Don’t worry about knocking the implant once the area has healed. It should not break or move around your arm. You will be able to do normal activities and you won't be able to see it.
You do not need to have a vaginal examination or cervical screening test to have an implant inserted.
An implant can be left in place for three years or it can be taken out sooner if you decide you want to stop using it.
A specially trained doctor or nurse must take it out. The doctor or nurse will feel your arm to locate the implant and then give you a local anaesthetic injection in the area where the implant is. They will then make a tiny cut in your skin and gently pull the implant out. They will put a dressing on the arm to keep it clean and dry and to help reduce the bruising. Keep this dressing on for a few days.
It usually only takes a few minutes to remove an implant. If the implant has been put in correctly, it should not be difficult to remove. Occasionally, an implant is difficult to feel under the skin and it may not be so easy to remove. If this happens, you may be referred to a specialist centre to have it removed with the help of an ultrasound scan.
If you want to carry on using an implant, the doctor or nurse can put a new one in at the same time. You will continue to be protected against pregnancy.
Some medicines may make an implant less effective. These include some of the medicines used to treat HIV, epilepsy and tuberculosis, and the complementary medicine St John’s Wort. These are called enzyme-inducing drugs. If you are using these medicines it will be recommended that you use additional contraception, such as condoms, or that you change your method of contraception.
Always tell your doctor or nurse that you are using an implant if you are prescribed any medicines.
The implant is not affected by common antibiotics, diarrhoea or vomiting.
It is important to have your implant changed at the right time. If it is not you will not be protected against pregnancy. If you have sex without using another method of contraception and don’t wish to become pregnant you may want to consider using emergency contraception.
Your periods will probably change.
- Most women will have irregular periods.
- In some women periods will stop completely.
- Some women will have periods that last longer.
These changes may be a nuisance but they are not harmful. If you do have prolonged bleeding the doctor or nurse may be able to give you some additional hormone or medicine that can help control the bleeding. They may also check that the bleeding is not due to other causes, such as an infection.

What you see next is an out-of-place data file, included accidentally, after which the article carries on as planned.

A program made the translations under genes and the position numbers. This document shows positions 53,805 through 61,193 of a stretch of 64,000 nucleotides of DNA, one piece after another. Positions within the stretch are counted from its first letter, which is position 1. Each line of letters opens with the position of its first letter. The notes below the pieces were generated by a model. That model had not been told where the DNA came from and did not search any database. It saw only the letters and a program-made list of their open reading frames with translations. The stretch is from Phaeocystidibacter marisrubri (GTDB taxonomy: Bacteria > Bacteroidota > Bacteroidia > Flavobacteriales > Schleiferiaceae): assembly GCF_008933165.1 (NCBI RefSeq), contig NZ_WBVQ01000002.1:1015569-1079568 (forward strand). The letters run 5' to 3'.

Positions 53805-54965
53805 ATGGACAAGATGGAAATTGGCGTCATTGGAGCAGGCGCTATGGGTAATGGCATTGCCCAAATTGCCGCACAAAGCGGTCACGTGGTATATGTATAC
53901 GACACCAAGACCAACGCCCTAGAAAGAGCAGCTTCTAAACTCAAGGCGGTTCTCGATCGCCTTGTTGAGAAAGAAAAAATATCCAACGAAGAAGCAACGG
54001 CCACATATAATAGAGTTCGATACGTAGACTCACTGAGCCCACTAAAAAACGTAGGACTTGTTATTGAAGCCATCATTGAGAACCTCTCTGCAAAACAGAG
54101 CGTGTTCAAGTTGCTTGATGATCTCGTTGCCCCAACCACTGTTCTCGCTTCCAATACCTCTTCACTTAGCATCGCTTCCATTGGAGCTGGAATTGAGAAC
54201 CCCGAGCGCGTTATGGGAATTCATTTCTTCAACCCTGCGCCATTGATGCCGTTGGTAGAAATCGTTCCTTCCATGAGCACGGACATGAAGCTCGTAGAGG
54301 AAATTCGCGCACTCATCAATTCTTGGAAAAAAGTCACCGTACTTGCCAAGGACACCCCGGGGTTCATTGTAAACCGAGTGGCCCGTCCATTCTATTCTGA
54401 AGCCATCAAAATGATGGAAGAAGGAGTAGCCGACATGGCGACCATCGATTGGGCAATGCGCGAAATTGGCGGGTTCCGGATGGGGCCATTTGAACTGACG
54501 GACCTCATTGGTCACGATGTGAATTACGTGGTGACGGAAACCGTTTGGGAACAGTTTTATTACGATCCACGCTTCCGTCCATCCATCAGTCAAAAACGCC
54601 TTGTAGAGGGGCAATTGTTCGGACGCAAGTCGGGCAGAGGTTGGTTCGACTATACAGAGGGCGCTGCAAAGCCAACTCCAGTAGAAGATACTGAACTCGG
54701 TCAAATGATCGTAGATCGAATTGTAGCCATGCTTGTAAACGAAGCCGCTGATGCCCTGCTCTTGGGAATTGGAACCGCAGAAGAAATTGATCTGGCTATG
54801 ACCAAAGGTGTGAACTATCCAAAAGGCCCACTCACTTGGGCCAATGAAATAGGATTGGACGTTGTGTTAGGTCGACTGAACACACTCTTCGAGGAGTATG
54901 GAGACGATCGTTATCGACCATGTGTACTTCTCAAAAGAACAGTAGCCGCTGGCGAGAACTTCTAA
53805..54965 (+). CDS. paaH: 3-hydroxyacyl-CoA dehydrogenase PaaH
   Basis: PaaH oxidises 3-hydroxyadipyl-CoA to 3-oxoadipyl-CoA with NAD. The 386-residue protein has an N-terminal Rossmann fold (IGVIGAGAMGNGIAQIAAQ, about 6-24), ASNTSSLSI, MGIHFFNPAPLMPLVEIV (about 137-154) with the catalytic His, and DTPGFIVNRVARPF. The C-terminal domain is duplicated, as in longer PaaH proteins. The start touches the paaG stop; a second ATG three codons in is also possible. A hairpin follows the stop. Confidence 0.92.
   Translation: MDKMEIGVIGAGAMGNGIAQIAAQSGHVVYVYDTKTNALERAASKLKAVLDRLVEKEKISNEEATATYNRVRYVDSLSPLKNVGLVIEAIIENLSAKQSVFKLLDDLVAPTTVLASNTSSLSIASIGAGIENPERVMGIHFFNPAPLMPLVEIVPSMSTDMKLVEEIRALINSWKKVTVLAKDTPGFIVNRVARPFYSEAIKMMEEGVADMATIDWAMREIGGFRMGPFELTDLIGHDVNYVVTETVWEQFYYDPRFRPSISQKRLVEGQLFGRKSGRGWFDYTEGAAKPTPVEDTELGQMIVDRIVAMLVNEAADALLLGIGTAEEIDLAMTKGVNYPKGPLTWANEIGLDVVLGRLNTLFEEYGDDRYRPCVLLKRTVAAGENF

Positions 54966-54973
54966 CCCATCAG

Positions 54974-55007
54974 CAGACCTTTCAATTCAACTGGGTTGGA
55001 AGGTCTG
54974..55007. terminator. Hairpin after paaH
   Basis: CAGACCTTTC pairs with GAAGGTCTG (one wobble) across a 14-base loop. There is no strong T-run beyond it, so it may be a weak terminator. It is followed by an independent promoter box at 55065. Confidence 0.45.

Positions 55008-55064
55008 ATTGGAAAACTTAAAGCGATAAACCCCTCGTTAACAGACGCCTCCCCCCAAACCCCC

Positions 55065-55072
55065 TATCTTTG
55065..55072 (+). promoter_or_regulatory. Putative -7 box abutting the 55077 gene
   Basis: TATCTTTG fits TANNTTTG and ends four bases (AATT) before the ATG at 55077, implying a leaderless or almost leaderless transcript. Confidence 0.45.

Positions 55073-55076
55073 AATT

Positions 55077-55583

If you want to stop using the implant you need to go back to the doctor or nurse and ask them to take it out. Your periods and fertility will return to normal and it is possible to get pregnant before you have your first period. If you don’t wish to become pregnant then you should use another method of contraception from the day that your implant is removed.
If you want to try for a baby, start pre-pregnancy care such as taking folic acid and stopping smoking. You can ask your doctor or nurse for further advice.
No. It is not necessary to stop using the implant if you are having an operation. However, it is always recommended that you tell the doctor that you are using the implant.
If you have no medical problems you can continue to use the implant until you reach the menopause. Each implant will last for three years and will then need to be replaced.
The implant is a highly effective method of contraception. If you have not taken any medicine that might make the implant less effective and have had the implant changed on time it is very unlikely that you will become pregnant.
If you think that you might be pregnant then do a pregnancy test or speak to your doctor or nurse as soon as possible. Using the implant will not affect a pregnancy test. If you do get pregnant while you are using the implant there is no evidence that it will harm the baby. The implant should be removed if you want to continue with the pregnancy.
You only need to go to the clinic or your general practice if you have any problems with your implant or when it needs to be replaced. If you have any problems, questions or want the implant removed you should contact your doctor or nurse.
As a charity, FPA relies on support from people like you. If you found this page helpful please consider making a donation. Text 'FPAA11 £3' to 70070 to donate £3 or see other ways to donate. Thank you.
This website can only give you general information about contraception. The information is based on evidence-guided research from the World Health Organization and The Faculty of Sexual and Reproductive Healthcare of the Royal College of Obstetricians and Gynaecologists. All methods of contraception come with a Patient Information Leaflet which provides detailed information about the method.
Remember – contact your doctor, practice nurse or a contraception clinic if you are worried or unsure about anything.
INFORMATION LAST UPDATED JULY 2014. NEXT UPDATE DUE 2015.
The Information Standard
FPA is certified as a provider of high-quality, safe and reliable health information by The Information Standard scheme. Read more »